Article by N.R. Hall and D. Harries (University of Reading)
This paper discusses the use of Computer Algebra Systems (CAS) in initial teacher education on a primary undergraduate degree. To avoid a piecemeal approach we have tried to identify principles which will guide decisions about the effective use of such software. It is shown that students need to develop a questioning approach to the use of CAS and not blindly accept results if understanding is to take place. The concept of validating results is shown to be crucial.
Article by Gordon J.A. Hunter (Mathematics Division, Department of Science St. Mary's University College)
During the first half of August 1993, before the troubles which occurred in Moscow during that Autumn, I had the opportunity to visit the Mari-EI Republic of the Russian Federation. The trip was organised in conjunction with an English Language INSET Summer School for teachers and lecturers of that region, coordinated by my College, the Yoshkar-Ola Pedagogical Institute and held at the Mari Institute of Education. This provided me with a chance to visit some educational establishments and to compare the local system with that of the UK I also gave a lecture on the National Curriculum for England and Wales to people attending the Summer School. In November 1993 my own institution was visited by some secondary teachers from school number 61 in Moscow. This enabled me to discuss my experiences from the Mari -EI with educationalists from a different part of the Russian Federation. As might be expected from the strict state control of the Soviet/Russian educational system up to now, many of my observations from the Summer seem also to apply to the whole of Russia, and probably to many of the other republics of the former Union of Soviet Socialist Republics.
Article by Dave Miller (Keele University)
This paper summarises the initial results of a local survey of (i) secondary PGCE mathematics and two year PGCE conversion course (mathematics) students, who were asked to comment on their mentors in terms of "the good things that your mentor did, " and "areas where you would like to see things improved, " and (ii) their mentors replies to the question "what makes a good student?"
Article by Lindsay Taylor (University of North London, School of Teaching Studies)
This article arises out of concerns about specifying the mathematical content of the new six-subject BEd degree. I have used a series of small-scale surveys among students and colleagues to explore perceptions of the nature of the subject and its core content. Some of the issues raised may well be relevant to discussions on the new degree in other institutions.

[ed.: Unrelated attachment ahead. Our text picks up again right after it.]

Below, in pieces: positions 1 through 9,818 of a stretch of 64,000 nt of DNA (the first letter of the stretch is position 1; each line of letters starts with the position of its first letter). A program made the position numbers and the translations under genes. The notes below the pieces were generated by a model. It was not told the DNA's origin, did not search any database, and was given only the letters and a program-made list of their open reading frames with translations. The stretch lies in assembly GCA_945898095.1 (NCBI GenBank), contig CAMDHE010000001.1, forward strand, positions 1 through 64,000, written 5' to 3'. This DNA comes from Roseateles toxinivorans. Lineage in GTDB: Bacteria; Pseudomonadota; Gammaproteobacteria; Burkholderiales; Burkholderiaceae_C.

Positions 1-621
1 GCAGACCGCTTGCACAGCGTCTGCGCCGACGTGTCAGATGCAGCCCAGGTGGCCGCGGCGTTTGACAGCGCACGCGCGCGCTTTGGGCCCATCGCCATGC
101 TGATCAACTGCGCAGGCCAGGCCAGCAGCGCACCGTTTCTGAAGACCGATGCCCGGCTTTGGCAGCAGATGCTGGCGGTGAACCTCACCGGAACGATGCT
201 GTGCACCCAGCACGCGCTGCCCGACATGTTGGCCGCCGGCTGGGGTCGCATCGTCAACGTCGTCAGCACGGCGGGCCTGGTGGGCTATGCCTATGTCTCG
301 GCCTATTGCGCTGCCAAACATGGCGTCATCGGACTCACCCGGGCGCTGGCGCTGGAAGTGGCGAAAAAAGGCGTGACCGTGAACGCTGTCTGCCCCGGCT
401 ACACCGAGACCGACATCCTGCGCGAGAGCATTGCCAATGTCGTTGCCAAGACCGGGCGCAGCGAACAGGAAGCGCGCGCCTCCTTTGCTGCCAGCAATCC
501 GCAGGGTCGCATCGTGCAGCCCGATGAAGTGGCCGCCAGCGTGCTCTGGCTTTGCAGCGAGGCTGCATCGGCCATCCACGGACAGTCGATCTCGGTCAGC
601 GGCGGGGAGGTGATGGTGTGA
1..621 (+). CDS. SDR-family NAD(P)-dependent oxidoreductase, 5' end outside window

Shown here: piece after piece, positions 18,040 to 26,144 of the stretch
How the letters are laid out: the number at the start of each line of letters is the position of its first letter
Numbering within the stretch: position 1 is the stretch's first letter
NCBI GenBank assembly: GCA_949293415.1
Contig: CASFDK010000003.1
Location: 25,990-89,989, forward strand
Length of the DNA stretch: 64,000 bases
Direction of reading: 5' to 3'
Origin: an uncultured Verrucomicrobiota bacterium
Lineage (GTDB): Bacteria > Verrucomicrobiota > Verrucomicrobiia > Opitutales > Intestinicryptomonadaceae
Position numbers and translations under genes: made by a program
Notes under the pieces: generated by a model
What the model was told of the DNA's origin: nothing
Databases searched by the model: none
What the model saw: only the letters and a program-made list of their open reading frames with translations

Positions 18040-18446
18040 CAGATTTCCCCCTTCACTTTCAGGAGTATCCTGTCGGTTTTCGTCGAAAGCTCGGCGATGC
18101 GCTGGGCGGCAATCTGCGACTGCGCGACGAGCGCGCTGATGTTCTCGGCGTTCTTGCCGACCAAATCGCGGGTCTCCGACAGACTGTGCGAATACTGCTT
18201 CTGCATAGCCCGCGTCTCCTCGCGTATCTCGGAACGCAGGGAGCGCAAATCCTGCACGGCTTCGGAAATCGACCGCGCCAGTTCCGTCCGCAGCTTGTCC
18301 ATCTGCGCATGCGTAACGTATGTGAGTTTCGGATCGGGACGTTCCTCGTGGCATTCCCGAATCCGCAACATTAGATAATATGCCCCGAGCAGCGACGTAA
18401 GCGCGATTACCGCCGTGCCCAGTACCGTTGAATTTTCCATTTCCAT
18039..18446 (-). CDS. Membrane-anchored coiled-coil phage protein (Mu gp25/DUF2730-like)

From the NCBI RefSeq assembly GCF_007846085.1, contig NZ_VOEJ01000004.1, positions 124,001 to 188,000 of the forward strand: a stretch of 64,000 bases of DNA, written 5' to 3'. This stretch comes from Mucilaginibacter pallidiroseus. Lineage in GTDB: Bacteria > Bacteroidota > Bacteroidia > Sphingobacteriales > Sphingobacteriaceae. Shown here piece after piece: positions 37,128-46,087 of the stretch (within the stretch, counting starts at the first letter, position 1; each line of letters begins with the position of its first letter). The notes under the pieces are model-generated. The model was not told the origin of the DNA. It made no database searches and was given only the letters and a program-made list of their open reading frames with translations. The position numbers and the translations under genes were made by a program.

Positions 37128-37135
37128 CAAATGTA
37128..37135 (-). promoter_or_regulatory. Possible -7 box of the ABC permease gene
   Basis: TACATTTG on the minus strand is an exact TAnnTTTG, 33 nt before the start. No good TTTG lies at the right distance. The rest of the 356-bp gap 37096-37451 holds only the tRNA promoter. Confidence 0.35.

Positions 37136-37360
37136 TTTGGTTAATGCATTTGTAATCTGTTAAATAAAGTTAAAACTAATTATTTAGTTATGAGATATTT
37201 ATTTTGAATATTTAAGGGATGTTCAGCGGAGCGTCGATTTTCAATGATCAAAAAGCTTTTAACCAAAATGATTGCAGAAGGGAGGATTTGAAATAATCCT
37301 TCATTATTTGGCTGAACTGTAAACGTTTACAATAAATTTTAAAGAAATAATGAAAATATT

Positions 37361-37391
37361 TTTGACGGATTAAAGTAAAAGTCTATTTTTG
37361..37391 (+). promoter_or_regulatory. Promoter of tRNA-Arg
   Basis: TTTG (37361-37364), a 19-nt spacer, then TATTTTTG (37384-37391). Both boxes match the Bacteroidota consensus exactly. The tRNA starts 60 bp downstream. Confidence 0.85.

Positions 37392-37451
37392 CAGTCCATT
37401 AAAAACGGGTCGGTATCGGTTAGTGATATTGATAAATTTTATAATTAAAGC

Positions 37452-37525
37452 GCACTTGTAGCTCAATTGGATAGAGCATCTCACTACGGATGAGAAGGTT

Article by Linda Wilson and Carolyn Andrew (University of Sunderland)
Stimulated by the article by Rod Bramald and Alison Wood in Mathematics Education Review Number 4" May 1994, we offer, in a similar spirit of professional sharing, a description of the mathematics professional element in the first year of our BA(Ed) programme together with the rationale for this part of the course. The thought and discussion about similarities in aims prompted by their article provided the stimulus for our writing. Below is an account, to which responses are invited, of how we approach an introduction to mathematics education with our students.
Article by Anne Cockburn (University of East Anglia Norwich)
Ten years ago the concept of a National Curriculum for Mathematics was virtually unheard of within the teaching community and yet, in the Autumn we are required to implement the third version since its inception. In the light of the dismal history of "new mathematics", this article examines its chances of success and offers some cautionary comments regarding its management.
Article by Ruth Eagle (Keele University)
An important function of teacher training is to encourage teaching approaches which stimulate the intellect of learners. I argue that this requires a good appreciation of key ideas in school mathematics. With reference to ratio in the national curriculum, I illustrate two strands which contribute to such an appreciation. One strand is the realisation of how engagement with an idea can develop over a period of years in a child's education. In general, the progression will be from intuitive to more formalised, self-aware understanding. The second strand is a recognition of those concepts which are powerful within mathematics itself and of the various contexts in which they recur.